This question was covered under the security site where it was determined that there is no security implications for allowing + signs in e-mail addresses, so I would like to ask from the UX point of view: why do sites insist on ruining the user experience by disabling part of a well-known and well-documented standard?

as for examples, here is a list

3 Answers 3


I've been apart of numerous projects, as a UX professional, where the project is led by the tech team, and one big fault in all of this, is that the tech leads believe they know everything about UX practices and start saying, "I do it this way, therefore..."

That's where it all begins...

I also had a meeting where a tech lead says,"we should do it this way because personally I think..."

The moment that phrase is said, without even finishing the sentence, we stop her and say, "listen, it's not about personal preference, it's about the data." Personal preference varies, but the data never lies.

Programmers need to start realizing that there is more to an application than it's bare minimum functionality. I come across this problem now where I have to fight against horrible UX experiences because either the programmers think it's a great idea or the higher ups believe it's a better idea.

What we need to do as UX professionals (which is what I'm doing now) is show them that it works so they would finally just listen to what we have to say by doing usability tests or actually having the research to prove it. Once you gain a reputation of being a good UX guy (even though you are, you just have to prove it), then they will finally understand that you know what you're talking about.

It's annoying, I know, but you have to go through it at a place that knows little to nothing about UX.

  • You would think that user complaints would lead to fixes in this scenario then.. Aug 18, 2014 at 17:42
  • Here's a problem though: they don't see the complaints directly on a web application. So it's really irrelevant to them. The only way they can "see the complaints" is through either a drop in sales (but that doesn't really prove anything in terms of the application) or when you finally do a usability test to show that what they did was just awful.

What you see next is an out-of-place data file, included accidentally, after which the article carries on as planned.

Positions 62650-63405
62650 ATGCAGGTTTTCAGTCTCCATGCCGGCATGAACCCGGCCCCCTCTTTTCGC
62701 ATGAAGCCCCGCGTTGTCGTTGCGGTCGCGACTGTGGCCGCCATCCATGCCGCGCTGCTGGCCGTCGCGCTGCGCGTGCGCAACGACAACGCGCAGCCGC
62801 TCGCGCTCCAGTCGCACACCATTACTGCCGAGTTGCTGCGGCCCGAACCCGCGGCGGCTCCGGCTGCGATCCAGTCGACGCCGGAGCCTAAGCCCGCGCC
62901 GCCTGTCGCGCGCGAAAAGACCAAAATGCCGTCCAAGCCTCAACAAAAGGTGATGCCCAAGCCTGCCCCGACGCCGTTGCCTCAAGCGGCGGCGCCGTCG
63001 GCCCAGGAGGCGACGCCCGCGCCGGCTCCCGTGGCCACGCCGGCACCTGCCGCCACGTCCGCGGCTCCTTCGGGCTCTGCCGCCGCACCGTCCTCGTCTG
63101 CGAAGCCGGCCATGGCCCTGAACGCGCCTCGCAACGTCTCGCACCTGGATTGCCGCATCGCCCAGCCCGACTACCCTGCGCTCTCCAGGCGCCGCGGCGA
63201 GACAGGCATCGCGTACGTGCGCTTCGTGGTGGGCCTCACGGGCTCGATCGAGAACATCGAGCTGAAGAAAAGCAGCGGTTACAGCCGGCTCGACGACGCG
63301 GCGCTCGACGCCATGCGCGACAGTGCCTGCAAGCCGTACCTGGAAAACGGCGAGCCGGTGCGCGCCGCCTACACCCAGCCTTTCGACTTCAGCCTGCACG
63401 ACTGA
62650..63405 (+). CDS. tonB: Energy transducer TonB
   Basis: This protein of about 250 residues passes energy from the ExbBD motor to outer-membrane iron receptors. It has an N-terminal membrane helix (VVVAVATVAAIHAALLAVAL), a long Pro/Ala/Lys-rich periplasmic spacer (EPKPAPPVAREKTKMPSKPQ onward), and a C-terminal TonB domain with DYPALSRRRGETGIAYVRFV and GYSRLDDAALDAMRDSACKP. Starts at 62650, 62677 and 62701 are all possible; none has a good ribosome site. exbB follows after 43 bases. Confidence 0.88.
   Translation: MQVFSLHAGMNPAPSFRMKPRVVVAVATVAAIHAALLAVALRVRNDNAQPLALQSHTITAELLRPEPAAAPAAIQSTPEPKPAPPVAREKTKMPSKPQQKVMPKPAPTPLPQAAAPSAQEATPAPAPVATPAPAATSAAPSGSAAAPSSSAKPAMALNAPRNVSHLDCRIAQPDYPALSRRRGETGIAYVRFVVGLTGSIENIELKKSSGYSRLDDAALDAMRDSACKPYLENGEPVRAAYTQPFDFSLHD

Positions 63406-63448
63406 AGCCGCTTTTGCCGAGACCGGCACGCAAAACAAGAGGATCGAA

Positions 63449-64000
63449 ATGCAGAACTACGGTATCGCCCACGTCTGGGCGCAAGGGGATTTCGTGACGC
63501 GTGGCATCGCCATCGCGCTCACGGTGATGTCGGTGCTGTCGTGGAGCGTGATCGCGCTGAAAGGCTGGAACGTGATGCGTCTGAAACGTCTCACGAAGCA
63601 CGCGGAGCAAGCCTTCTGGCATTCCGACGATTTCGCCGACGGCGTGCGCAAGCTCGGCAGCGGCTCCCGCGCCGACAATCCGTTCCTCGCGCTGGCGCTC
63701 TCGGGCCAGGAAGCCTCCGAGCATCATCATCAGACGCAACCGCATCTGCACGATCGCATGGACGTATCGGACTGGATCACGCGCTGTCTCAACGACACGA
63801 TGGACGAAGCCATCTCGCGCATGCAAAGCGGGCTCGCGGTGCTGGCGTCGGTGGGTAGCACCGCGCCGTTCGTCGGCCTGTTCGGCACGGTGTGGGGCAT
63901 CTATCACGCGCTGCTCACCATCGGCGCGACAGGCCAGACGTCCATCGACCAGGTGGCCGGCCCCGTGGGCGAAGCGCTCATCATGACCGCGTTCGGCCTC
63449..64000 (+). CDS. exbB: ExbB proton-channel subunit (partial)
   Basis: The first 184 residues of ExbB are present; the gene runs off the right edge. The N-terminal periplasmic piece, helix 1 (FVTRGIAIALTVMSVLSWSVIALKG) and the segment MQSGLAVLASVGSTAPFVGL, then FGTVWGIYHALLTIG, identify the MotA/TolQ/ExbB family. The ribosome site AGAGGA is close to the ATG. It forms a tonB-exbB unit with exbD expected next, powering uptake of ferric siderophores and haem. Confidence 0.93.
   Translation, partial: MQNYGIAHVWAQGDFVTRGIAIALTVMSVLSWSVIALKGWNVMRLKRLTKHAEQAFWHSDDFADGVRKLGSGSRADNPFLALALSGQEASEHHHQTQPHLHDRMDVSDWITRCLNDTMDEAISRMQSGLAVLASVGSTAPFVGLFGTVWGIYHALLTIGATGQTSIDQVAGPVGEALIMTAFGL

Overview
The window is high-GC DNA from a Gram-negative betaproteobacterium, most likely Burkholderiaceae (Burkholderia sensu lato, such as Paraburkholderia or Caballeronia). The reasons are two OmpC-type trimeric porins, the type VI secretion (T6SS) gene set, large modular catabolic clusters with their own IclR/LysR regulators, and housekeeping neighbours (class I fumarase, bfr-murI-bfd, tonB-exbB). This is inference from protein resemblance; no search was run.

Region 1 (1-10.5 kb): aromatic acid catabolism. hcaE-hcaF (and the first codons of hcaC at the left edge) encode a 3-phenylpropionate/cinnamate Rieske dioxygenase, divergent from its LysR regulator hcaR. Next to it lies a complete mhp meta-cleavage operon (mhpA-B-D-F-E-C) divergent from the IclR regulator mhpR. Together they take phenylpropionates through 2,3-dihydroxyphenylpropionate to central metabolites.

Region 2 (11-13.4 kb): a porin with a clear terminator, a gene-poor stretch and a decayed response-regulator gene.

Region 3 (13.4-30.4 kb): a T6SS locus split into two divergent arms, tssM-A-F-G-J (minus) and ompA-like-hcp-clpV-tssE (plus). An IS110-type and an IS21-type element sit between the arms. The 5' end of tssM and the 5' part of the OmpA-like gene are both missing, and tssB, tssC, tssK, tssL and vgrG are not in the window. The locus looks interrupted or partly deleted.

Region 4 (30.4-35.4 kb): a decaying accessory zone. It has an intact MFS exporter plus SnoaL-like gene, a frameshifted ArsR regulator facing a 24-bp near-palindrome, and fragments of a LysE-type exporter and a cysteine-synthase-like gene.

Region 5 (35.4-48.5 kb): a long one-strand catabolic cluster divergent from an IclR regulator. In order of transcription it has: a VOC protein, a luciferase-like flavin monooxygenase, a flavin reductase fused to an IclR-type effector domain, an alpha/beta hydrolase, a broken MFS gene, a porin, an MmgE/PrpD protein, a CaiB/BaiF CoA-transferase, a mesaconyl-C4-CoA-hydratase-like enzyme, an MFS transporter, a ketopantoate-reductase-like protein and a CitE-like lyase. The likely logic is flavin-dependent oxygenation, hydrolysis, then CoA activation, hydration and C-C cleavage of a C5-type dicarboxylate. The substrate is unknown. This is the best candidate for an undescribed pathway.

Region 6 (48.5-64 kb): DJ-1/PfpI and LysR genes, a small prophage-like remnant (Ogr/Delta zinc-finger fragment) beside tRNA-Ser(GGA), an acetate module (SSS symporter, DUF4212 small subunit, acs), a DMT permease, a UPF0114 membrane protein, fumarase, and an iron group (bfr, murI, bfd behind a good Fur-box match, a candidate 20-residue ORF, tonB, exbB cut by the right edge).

– Majo0od
    Aug 18, 2014 at 17:42
  • While I always prefer data over personal preference, it should be noted that data can lie as much as personal preference can. (lies, damn lies and statistics...)
    – DA01
    Aug 18, 2014 at 18:50
  • Hah! It could, that's why you have to do it properly like everything else :)
    – Majo0od
    Aug 18, 2014 at 19:27
  • 1
    @DA01 I see what you mean. I mean that could also happen with usability testing where the moderator is skewing the data with biased wording. That's why it has to be done either with the UX professional with keeping an open mind, or commissioning third party testers
    – Majo0od
    Aug 18, 2014 at 20:20

Because an extremely large proportion of programmers out there have no idea that there IS a standard, let alone what that standard might contain. When they need to validate, they just make something up based on their (absurdly) limited experience and call it a day. Since such characters are relatively rare in e-mail addresses, they don't get called on their BS quickly enough to actually get the problem fixed before it goes live.

  • So then this is something that slipped past UAT? Aug 18, 2014 at 17:37
  • @user2813274 - Yes. Basically, the number of people who put punctuation marks in their e-mail addresses is pretty darn small, and therefore the number of developers who realize such a thing is legal is small. This begets testing (if it exists at all) that doesn't account for the condition. And here we are. I suspect this WILL get cleaned up in the future, as a variety of unicode code points become common in e-mail addresses, and these web sites get forced by relatively normal users to get their act together. Aug 18, 2014 at 17:44

The reason is typically because they either don't work with a UX team, or ignore the UX team.

Bad validation typically comes from inheriting bad validation and bad validation habits. They've been cutting-and-pasting default field validations for the past decade and just keep on doing the same with little thought put towards determining if the validation even makes sense.

In regards to email validation: http://davidcel.is/blog/2012/09/06/stop-validating-email-addresses-with-regex/

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